New financial services firms are having to wait an average of almost six months before gaining authorisation from the FCA, figures from law firm Reynolds Porter Chamberlain reveal.
Firms had to wait 25.8 weeks between April and June for FCA approval, up 6 per cent from the 24.3 week wait experienced by firms in the previous three months.
The average number of weeks taken by the regulator to authorise new firms is similar to the same period last year, which was 25.9 weeks, though throughout last year it had looking as if the regulator was speeding up the process with wait times dropping to 23.4 weeks as at the end of last year.
RPC’s latest figures on authorisations show that over the last five years, the number of weeks it takes the regulator to approve new firms is up a massive 86 per cent from the 13.9 weeks it took in Q2 2008.
RPC partner Richard Burger says: “If the split of the FSA is causing long delays in allowing new financial services firms to enter the market that is a concern.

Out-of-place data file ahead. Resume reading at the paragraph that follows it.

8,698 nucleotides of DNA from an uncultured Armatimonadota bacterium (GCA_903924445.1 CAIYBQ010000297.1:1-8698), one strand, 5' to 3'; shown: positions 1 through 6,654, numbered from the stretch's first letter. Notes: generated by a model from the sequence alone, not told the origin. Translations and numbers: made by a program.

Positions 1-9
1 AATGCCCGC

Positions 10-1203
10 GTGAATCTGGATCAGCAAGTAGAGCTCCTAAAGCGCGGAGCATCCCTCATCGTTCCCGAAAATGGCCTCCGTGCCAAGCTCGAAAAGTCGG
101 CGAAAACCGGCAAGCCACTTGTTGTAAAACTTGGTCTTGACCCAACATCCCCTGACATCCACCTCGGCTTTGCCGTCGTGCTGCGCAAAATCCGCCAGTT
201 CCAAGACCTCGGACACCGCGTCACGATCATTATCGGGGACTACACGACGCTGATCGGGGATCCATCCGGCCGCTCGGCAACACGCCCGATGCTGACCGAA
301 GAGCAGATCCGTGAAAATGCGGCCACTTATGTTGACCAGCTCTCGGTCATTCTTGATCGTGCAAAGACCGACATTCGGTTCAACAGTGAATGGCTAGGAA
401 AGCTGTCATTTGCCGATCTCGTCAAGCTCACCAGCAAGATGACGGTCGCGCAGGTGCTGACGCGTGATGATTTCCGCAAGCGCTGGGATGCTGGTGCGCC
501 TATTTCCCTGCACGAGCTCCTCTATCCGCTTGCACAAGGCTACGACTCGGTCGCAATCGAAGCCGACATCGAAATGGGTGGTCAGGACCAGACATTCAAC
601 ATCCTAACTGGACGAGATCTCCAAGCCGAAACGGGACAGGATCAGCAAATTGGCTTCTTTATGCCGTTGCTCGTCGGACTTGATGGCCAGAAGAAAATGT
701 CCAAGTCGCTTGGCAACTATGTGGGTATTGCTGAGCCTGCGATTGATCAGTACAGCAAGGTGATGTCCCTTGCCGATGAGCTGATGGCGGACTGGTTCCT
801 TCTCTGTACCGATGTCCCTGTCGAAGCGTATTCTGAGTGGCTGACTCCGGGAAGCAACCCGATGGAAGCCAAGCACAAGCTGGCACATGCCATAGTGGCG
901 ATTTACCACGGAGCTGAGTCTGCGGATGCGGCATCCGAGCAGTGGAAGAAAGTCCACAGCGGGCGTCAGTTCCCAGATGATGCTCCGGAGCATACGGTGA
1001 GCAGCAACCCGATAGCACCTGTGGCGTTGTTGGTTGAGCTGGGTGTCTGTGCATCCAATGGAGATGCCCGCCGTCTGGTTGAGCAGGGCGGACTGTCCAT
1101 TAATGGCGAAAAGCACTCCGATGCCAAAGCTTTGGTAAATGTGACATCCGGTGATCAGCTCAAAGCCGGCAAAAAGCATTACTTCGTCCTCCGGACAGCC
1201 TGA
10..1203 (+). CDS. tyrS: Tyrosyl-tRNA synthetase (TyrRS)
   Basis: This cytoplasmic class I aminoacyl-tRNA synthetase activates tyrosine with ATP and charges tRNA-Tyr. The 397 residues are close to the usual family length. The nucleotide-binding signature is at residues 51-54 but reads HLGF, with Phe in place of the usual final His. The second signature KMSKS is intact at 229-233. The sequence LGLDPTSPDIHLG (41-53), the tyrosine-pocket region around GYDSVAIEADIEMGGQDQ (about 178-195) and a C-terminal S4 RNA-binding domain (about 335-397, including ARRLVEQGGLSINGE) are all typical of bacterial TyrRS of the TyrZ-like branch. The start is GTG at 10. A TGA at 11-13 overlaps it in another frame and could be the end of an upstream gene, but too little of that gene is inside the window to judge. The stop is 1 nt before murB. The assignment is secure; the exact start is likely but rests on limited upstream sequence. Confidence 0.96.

“Such are the delays in getting approval from the regulator that many very viable financial services businesses never get off the drawing board.”
He needs: “Obviously the regulator wants to ensure quality control over the business plans and the management of new businesses but they also need to weigh that against the costs and uncertainties that the approval process causes for new businesses.
“If the FCA continues to scrutinise new start-ups much more rigorously than its predecessor, then we can expect to see long authorisation times becoming a big problem.”